Anyway, back to the software I’ve been using recently. This is the Frisnit NAVTEX Decoder created by Mark Longstaff-Tyrrell and it’s totally free. Not only does it decode NAVTEX messages, if you register the decoder (still free) it means you can upload your receptions to the frisnit server giving them access to anyone. The main aim of this is to provide people at sea with the ability to check NAVTEX messages without the need of having an actual decoder on board. As long as you have access to the internet you can access any uploaded messages. And you don’t need to upload messages yourself either, the messages are freely available to anyone, even if you don’t have the software yourself.
A SUBFACTS message as decoded with frisnit NAVTEX
As you can see from the image above, as well as a raw data view, there’s also a messages view. All the completed messages are stored on your hard-drive giving you the ability to go back through all the messages you have received.
As well as using NAVTEX for getting the submarine information, it’s also a very useful tool for getting accurate weather forecasts, especially if you live right on the coast as I do, and doubly especially if there’s storms brewing out over the Atlantic.
There’s other features available on the frisnit website, so if you’re interested in NAVTEX take a look, and even try the software. I don’t think you’ll be disappointed.
The Spectrum Monitor article
I’ve recently had another article published in The Spectrum Monitor. The subject of the article is monitoring the Russian Air Force Strategic Bomber networks on CW and USB. It was good fun to write, but also quite complicated as it’s one of those subjects that can be hard to explain. Anyway, I think it has been received well.
The “magazine” is available as a single edition for $3 or why not subscribe for a year for $24 – that’s $2 a month for around 100 pages of great articles. There isn’t another Radio magazine that can offer such great value, especially here in the UK.
With everything else that’s been going on, I totally forgot to do a blog on my new antenna set-up; and when I say new it’s now nearly 12 months old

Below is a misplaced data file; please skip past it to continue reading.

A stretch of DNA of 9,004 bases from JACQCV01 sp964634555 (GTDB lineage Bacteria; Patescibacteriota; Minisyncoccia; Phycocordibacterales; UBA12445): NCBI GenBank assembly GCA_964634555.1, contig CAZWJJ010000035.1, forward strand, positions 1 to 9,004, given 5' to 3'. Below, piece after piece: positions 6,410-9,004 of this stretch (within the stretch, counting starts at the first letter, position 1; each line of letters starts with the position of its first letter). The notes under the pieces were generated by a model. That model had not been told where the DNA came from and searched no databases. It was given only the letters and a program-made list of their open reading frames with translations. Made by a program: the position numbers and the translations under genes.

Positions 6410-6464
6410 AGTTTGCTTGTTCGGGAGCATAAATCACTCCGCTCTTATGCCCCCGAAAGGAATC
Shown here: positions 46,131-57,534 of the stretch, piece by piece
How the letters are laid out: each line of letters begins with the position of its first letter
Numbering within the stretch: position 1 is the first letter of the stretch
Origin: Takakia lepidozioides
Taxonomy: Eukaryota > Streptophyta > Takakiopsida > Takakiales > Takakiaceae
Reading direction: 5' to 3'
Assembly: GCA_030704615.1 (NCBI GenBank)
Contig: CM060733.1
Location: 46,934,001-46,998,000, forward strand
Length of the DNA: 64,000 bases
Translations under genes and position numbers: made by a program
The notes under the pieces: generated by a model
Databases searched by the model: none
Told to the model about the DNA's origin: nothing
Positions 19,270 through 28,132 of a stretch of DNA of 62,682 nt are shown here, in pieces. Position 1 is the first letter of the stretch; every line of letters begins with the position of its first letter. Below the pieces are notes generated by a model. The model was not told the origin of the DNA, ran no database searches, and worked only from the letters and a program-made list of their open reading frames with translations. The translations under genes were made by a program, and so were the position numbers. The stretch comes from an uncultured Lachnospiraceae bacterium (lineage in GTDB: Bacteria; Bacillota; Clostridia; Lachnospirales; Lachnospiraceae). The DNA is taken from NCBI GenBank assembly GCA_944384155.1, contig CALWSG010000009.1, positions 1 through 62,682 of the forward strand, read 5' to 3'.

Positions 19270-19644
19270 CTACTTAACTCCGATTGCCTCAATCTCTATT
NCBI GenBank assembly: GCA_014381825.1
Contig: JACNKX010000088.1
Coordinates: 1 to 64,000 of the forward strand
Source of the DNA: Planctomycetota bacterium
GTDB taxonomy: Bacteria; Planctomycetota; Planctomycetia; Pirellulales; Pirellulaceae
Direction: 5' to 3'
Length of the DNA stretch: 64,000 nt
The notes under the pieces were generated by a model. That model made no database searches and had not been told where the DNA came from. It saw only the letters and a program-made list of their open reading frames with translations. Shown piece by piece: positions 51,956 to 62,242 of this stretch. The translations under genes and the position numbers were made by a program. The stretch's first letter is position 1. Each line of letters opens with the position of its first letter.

My old set-up wasn’t too bad with a longwire stretching from the study and just tacked on to the top of the fence and wall around the garden, then from an old washing-line pole to the corner of my garage at the far end. This created a horizontal L shape with a slight incline. Reception was very good although as the antenna wasn’t earthed there was a bit of noise. Luckily I live fairly remote so there isn’t the usual interference from neighbours TV sets etc, but I wanted to improve the signal by creating a better set-up.
As a back up, I also had a Garex Compact Active antenna in the loft which I also wanted to move outside. This is a great active antenna, designed initially to be used on small boats and was perfect as I live on a harbour and have to cope with the same atmosphere and conditions that would be found at sea. Corrosion of metal is a big problem due to the conditions around here, and this was evident in the longwire.
With this in mind, I selected Military Spec. Kevlar Antenna Wire from Nevada Radio. Not only is this wire weather proof and light, it is green and will blend nicely into the background around here, just like camoflage (another reason why it’s used by the Military). It is also incredibly strong, and once tensioned will not stretch like standard wire
Mil. Spec. Kevlar Antenna Wire
I also ordered a few other things including 100m of Military specification RG58C/U coax cable, some Ceramic Insulators, plugs and sockets. Nevada have never let me down and I can recommend them totally
Prior to all this, in a general conversation with John who supplies me with my firewood I mentioned how it would be great to have an old telephone pole to use as the main mast for my antennas – “well, I have loads of them” he says. So when it was time to get it all together in the New Year, John delivered the pole, all 8 meters of it!
Telephone pole after delivery
The design was simple really. It would be the longwire stretching from the house in an L, with the down side running down the wall, connecting to the Co-ax, which would then run into the house via an air brick. Grounding would run from the co-ax connection to a copper rod driven into the garden. There would be a splitter in the loft space which would then feed both my Icom IC-R8500 and SDR-IQ radios.